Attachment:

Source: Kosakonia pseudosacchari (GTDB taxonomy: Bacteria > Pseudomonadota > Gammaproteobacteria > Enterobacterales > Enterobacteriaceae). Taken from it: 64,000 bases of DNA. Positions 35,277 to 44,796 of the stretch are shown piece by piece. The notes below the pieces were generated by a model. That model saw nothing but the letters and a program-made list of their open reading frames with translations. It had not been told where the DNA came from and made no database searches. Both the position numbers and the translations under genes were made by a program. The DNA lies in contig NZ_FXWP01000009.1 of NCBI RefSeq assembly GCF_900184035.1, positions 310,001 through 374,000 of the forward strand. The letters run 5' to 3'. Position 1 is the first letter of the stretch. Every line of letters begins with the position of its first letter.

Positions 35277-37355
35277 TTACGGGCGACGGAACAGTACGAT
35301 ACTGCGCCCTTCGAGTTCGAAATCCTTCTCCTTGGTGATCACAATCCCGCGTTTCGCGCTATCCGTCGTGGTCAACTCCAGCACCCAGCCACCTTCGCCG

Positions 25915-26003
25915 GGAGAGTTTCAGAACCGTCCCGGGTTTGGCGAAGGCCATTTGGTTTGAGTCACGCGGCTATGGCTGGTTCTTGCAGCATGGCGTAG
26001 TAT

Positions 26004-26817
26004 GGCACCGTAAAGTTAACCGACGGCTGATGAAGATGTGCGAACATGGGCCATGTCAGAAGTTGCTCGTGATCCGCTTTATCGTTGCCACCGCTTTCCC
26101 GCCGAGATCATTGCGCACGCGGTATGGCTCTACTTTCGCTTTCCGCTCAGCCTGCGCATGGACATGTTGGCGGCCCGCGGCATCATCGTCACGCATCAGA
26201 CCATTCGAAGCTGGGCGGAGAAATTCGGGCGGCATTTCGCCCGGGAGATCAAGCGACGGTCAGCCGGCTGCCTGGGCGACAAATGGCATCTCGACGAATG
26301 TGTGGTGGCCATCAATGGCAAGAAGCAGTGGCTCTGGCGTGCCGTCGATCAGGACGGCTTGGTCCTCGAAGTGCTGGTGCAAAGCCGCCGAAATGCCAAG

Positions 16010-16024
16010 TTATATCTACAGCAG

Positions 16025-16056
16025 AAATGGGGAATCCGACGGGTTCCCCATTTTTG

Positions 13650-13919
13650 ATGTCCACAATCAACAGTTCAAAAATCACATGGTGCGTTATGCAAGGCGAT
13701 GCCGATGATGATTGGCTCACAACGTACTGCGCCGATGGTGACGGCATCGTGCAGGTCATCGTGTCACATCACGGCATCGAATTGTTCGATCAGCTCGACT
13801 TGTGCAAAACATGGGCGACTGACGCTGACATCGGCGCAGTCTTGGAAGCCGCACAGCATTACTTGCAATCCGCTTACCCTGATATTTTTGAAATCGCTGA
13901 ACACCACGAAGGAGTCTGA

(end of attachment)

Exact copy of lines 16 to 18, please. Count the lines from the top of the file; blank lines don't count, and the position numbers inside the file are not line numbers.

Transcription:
16025 AAATGGGGAATCCGACGGGTTCCCCATTTTTG

Positions 13650-13919
13650 ATGTCCACAATCAACAGTTCAAAAATCACATGGTGCGTTATGCAAGGCGAT